Another major challenges of any technological industry is R&D and capital expenditures, the R&D and capital expenditures cost is more than innovative output (Fritsch and Franke, 2004). For this organizations have been progressively prompted perform cooperative R&D to establish technological collaboration. For industries to sustain in market they often requires knowledge beyond organizations boundaries in order to overcome the existing technological base and dynamics, which requires innovation to create innovative technologies to compete against other industries to sustain in the market, industries think “two heads are better than one”, Some tasks may be accomplished more easily by two entities working together than by one working alone. So industries are collaborating to develop variety of products, which leads to the business success. The speed of change, particularly as businesses look to move into new areas in tough times, mean that the industries must invest more in creative-focused R&D, and look to exploit existing strengths through new business.
This course for juniors and seniors explores firm strategies related to innovation and technological change. We focus on how the success of technological innovations—new products, processes, and services—depends on the firm’s business model. Other key topics include intellectual property rights and the management of technological uncertainty through organizational arrangements such as corporate venturing, spinoffs, and alliances.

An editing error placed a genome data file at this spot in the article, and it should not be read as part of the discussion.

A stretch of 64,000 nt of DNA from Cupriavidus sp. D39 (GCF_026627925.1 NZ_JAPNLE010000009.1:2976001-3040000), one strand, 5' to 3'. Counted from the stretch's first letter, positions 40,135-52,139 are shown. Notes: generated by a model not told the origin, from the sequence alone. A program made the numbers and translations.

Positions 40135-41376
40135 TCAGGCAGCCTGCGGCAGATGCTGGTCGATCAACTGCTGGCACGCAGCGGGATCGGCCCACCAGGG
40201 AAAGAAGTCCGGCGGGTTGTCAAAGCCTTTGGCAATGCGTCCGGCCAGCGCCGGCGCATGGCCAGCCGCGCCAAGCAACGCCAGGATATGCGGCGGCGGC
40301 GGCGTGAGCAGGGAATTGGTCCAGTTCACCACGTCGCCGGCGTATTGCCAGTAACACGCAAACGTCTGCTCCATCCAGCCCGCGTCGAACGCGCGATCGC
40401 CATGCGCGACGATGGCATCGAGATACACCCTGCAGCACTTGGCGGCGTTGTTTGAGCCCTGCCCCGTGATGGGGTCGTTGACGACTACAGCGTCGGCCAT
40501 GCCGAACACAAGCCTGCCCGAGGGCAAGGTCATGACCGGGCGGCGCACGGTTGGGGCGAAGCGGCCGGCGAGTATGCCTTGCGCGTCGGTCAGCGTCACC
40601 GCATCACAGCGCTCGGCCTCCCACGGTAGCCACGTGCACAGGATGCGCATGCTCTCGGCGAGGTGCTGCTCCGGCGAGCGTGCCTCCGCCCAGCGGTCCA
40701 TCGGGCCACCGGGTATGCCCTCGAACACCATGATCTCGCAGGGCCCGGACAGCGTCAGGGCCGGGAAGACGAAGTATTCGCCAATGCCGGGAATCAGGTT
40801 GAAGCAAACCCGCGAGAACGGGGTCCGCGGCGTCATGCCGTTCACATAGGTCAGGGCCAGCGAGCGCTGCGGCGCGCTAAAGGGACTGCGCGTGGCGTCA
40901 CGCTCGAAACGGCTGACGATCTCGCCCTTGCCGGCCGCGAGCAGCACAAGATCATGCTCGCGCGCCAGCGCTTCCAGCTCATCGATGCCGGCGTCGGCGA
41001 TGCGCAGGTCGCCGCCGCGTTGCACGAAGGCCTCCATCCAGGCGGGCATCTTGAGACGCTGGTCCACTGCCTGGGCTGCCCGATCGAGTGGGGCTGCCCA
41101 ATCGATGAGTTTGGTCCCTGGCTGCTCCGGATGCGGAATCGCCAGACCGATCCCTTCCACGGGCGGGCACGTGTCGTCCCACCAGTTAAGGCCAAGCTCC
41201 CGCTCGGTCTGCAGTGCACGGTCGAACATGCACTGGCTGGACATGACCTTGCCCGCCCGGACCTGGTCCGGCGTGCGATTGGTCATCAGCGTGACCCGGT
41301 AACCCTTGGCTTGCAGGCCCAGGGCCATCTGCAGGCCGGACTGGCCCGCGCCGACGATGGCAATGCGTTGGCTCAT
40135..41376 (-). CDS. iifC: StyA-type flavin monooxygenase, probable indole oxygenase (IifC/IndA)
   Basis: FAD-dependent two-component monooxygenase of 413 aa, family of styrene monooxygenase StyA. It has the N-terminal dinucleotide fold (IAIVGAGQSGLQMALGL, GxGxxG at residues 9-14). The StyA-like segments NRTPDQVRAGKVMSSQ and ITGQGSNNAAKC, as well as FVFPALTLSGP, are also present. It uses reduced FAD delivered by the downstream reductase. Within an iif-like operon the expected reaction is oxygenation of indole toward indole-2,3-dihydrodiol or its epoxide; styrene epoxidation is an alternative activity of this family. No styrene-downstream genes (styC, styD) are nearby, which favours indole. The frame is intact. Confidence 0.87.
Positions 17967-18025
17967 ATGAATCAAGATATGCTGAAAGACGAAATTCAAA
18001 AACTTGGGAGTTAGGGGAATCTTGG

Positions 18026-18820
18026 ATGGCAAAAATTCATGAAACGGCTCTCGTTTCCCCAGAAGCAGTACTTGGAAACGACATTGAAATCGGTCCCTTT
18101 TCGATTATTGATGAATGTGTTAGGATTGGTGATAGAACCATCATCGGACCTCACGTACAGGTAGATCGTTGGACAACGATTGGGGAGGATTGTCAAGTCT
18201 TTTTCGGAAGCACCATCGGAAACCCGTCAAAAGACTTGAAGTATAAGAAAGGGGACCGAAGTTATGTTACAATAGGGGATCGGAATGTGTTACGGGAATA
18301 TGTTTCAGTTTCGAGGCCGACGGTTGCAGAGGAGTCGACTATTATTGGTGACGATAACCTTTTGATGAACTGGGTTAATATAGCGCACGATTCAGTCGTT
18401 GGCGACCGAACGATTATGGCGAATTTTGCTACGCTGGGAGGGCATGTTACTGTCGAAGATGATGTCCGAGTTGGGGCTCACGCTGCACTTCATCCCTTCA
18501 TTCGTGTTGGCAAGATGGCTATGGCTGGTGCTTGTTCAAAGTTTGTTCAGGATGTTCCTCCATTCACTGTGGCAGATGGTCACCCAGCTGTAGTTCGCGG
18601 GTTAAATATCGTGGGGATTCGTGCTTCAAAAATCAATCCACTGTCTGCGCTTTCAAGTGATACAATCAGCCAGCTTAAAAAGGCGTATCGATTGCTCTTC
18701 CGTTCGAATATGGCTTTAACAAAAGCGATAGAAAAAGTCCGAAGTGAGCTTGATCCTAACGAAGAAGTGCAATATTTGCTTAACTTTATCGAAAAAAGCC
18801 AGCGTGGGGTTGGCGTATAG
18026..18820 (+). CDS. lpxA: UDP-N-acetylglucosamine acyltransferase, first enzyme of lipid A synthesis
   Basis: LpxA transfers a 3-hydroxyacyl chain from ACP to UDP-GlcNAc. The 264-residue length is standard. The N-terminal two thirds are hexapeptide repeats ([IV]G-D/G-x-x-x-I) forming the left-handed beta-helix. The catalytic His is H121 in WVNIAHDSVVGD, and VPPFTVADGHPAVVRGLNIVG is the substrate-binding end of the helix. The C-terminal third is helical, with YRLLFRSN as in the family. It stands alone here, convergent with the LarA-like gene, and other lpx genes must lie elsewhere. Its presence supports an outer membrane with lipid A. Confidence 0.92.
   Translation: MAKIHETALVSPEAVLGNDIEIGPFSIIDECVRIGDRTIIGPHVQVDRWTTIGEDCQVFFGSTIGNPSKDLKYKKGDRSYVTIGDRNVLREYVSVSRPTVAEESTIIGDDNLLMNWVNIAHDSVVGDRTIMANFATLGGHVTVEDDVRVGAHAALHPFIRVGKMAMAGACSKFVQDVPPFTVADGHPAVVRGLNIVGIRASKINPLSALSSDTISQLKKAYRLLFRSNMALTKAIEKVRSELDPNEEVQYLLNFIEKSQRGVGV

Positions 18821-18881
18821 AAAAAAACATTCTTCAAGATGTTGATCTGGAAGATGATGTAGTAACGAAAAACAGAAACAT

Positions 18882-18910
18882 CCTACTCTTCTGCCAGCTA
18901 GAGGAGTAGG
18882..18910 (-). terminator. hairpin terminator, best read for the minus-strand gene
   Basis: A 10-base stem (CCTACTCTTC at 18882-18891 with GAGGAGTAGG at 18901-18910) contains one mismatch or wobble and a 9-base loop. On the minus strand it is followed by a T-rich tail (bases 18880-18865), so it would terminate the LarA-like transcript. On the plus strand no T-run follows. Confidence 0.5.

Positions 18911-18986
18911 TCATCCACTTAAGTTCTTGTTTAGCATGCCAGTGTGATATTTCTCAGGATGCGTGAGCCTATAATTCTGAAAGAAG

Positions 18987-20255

Hoque, F., & Walsh, L. (2011) states that a valuable resource within an organization is the cooperation capacity. Change is a vital part of this to create a clear balance for an organization to achieve a team culture. Discussions must be had by all parties within the organization to achieve inter department cooperation that can lead to success within an organization.
Building a powerful team of employees all over the world. ( Volkswagen, 2011, para. 1,2)
You also have to protect the company’s identity and the self-esteem of its people. Those two goals – making change and safeguarding identity – can easily come into conflict; pursuing them both entails a difficult and sometimes precarious balancing act.” Also, emotional bonds get created throughout the cross functional teams because they are no longer dealing with employees from just their departments. You learn from and about employees from all different levels and statuses.
The second stage is selection. It is well known fact that innovation is risky. In order not to fail, firm has to thoroughly assess the opportunities, so innovation will be held within the frame of company’s technological and marketing competences and will be coherent with overall business strategy (Tidd, J., Bessant, J., 2009). There are three components in this phase. The first component comes from previous stage and implies the analysis of opportunities, both marketing and technological, procurable for the firm. The second component includes the distinctive features company possesses, which are knowledge base, employees, equipment and experience (Prahalad, C., Hamel, G., 1990). The third component is suitability to the overall business strategy. This implies the fact that proposed innovation should be beneficial for firm’s performance, in other words, be in company’s competence base, otherwise it could lead to the failure (Cooper, R., 2000).
The connection that they can have can be very personal which they can use to treat the organization as a big family. Although these solutions may require expending costs, this is an investment that has high return that can offset the losses the organization is incurring due to the absences and unproductivity of their employees on its present condition.